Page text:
How Temar Boggs May Help Us To Reconstruct The Conversation About Race

Admission: I am a privileged white male, who grew up as the son of a lawyer, and who currently lives in one of the wealthiest counties in tax-friendly, conservative Texas.  I have freely worn a hoodie and walked around on streets since my youth under no perceived profiling stares (racial or otherwise).  My testimony could be featured on the buzzing scroll of We Are Not Trayvon Martin.

I want to make sure to lead with this admission.  Because I want to make a suggestion to Americans about how we construct and conduct conversations about race in America.  My burden for suggestion comes from my work as a pastor who must help lead my congregation and friends to a place of still waters and green pastures whenever racial division rears its ugly head in popular culture.  Like this past Saturday night.

So here is my suggestion.  Why not let positive portraits of racial interaction establish the domain of discourse about race in America?  Why not let stories about black folk helping hispanic folk, or white folk helping black folk stir the conversation?  What if we let Temar Boggs become the focal point of rallies, public awareness, and media storms?

You’ve read about Temar Boggs right?  He is the Pennsylvania teenager who took to his bicycle with his friend Carlos Garcia and together chased down a kidnapper driving a vehicle in order to rescue 5-year-old Jocelyn Rojas. Allegedly, when this kidnapping suspect, a grown man, saw the two boys riding their bikes, he feared for his own life and — get this — let his victim out of the vehicle.  She ran into Temar’s arms in a heroic scene of rescue and said, “I need my mommy.”

One more fact. Temar Boggs is black (pictured above).

So question.  Why don’t we allow this story to prompt a conversation about race in America?  Is it because we only associate negative racial attitudes with the conversations worth having in public? Okay, fair enough.  After all, there doesn’t appear to be any ground to cover in the story of Boggs.  Or is there?

What if I told you that the alleged kidnapper is described as being “white?”

Allow me to pause on that note and bring in another angle . . .

Here is one of my pastoral concerns with how we have constructed and conducted the conversation concerning race and Trayvon.  The line of logic reads as such:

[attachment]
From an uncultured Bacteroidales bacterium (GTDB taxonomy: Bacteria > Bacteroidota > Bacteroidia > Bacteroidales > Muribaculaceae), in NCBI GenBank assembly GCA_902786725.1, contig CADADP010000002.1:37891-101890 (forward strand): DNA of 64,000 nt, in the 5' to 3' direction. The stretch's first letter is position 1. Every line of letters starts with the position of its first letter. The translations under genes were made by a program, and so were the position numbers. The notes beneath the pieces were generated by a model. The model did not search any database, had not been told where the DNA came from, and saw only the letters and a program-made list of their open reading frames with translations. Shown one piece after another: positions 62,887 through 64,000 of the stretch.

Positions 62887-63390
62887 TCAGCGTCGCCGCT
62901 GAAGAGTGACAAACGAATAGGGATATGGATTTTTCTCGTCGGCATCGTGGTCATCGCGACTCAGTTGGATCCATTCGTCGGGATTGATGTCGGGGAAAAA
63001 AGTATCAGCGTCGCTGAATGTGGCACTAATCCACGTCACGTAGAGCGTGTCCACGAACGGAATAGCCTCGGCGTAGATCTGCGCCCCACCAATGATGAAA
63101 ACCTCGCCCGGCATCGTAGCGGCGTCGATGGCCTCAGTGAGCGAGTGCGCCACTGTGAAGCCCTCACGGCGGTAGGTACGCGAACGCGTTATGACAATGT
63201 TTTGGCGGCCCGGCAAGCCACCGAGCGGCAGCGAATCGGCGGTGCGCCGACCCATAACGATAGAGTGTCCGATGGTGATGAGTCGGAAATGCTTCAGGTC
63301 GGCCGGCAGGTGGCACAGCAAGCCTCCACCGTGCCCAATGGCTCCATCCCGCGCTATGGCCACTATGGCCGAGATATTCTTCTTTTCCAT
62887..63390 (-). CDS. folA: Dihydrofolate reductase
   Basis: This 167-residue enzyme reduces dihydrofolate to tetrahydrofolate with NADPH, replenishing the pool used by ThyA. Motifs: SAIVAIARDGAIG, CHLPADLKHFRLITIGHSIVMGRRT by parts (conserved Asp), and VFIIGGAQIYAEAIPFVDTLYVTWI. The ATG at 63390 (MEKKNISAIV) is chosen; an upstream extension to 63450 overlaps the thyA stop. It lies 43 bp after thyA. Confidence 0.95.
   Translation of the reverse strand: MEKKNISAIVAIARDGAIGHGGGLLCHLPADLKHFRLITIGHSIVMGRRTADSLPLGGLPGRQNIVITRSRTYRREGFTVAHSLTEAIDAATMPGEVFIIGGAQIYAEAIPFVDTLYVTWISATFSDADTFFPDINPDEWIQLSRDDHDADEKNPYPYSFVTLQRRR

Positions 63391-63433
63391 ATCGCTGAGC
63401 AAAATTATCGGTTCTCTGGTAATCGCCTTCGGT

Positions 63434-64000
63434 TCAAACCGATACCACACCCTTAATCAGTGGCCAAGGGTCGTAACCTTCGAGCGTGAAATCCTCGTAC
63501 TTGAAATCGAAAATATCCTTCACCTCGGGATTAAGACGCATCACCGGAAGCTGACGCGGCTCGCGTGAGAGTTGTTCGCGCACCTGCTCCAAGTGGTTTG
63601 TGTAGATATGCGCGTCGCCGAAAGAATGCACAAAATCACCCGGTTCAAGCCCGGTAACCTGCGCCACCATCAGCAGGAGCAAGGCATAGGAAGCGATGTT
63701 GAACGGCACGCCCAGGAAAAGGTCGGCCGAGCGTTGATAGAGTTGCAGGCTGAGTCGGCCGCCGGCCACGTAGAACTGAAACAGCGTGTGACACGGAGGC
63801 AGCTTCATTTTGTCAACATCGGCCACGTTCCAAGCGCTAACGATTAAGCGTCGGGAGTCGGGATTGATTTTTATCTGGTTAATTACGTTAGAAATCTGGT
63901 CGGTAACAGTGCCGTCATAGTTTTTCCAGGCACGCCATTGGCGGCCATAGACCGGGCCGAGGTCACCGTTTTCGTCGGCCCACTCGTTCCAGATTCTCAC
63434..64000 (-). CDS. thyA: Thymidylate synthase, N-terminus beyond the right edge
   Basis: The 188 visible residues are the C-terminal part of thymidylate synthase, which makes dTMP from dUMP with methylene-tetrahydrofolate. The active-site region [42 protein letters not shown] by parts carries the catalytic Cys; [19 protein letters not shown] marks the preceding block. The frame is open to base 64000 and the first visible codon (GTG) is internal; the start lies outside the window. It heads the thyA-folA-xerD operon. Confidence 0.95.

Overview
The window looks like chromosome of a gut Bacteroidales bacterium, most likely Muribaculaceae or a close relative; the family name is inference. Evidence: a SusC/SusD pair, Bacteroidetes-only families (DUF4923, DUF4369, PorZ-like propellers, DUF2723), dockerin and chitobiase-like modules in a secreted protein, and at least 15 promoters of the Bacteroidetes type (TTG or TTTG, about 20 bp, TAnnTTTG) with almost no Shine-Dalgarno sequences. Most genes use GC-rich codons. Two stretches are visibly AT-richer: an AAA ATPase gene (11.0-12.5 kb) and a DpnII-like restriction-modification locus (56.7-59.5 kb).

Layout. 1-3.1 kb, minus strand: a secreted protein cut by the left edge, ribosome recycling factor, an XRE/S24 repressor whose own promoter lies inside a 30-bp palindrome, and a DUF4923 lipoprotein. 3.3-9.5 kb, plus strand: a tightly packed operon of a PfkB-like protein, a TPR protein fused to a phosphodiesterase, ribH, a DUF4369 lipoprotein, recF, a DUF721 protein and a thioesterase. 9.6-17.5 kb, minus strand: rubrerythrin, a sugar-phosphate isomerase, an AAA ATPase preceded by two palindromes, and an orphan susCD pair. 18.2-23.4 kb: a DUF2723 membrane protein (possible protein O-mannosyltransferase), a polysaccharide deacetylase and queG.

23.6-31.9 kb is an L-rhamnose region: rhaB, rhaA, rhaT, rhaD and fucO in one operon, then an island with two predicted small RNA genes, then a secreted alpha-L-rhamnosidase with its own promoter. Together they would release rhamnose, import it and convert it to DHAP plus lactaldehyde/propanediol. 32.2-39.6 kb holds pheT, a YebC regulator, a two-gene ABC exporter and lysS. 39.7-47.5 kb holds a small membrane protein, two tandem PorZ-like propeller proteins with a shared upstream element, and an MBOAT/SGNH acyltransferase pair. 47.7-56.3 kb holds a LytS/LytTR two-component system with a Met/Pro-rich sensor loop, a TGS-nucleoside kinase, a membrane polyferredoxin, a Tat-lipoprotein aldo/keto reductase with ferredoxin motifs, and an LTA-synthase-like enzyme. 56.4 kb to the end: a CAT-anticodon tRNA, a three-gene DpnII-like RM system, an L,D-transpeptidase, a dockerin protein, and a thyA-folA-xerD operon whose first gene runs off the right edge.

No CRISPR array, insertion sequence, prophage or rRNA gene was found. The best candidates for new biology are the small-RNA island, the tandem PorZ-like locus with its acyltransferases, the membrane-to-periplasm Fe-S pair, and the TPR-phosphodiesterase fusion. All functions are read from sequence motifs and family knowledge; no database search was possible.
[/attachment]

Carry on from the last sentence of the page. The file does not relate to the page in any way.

• George Zimmerman is white/hispanic.  
  • Trayvon Martin is black.
  • Zimmerman suspects Martin of being a threat.
  • Martin is aware of being profiled by Zimmerman and takes issue.
  • A scuffle occurs.
  • Martin is killed at the hands of Zimmerman, who claims self defense.

But somehow, when presented with this progression of facts, many of us (myself included) immediately leap over to raising this counterfactual hypothetical scenario in order to bring up the question of race in America.  

  • But, what if Trayvon had been white and Zimmerman black?  

Look what just happened in that leap of logic.  And look at what that collective leap of logic reveals about our disposition to this issue of race in America.  And look at the kind of conversation that question frames for readers?  It allows something evil and tragic to shape a conversation about race.  And thus, the conversation about race gets associated with evil and not good.  It puts blacks in the position of disadvantage and whites in the position of advantage.  And I am not even trying to suggest that such a scenario is abnormal or not worth discussing.  

But here is what I am suggesting.  We have plenty of conversations about the disadvantages of black America and the privileges of white America.  Why limit yourself to only promoting that conversation again when we have so few (it seems) conversations about black heroes?  Need an example? How many times have you heard of a heroic black family rescuing a white or hispanic or asian orphan through the mercy of adoption?  It happens for sure, but these kinds of stories don’t get brought to our public attention concerning race and culture.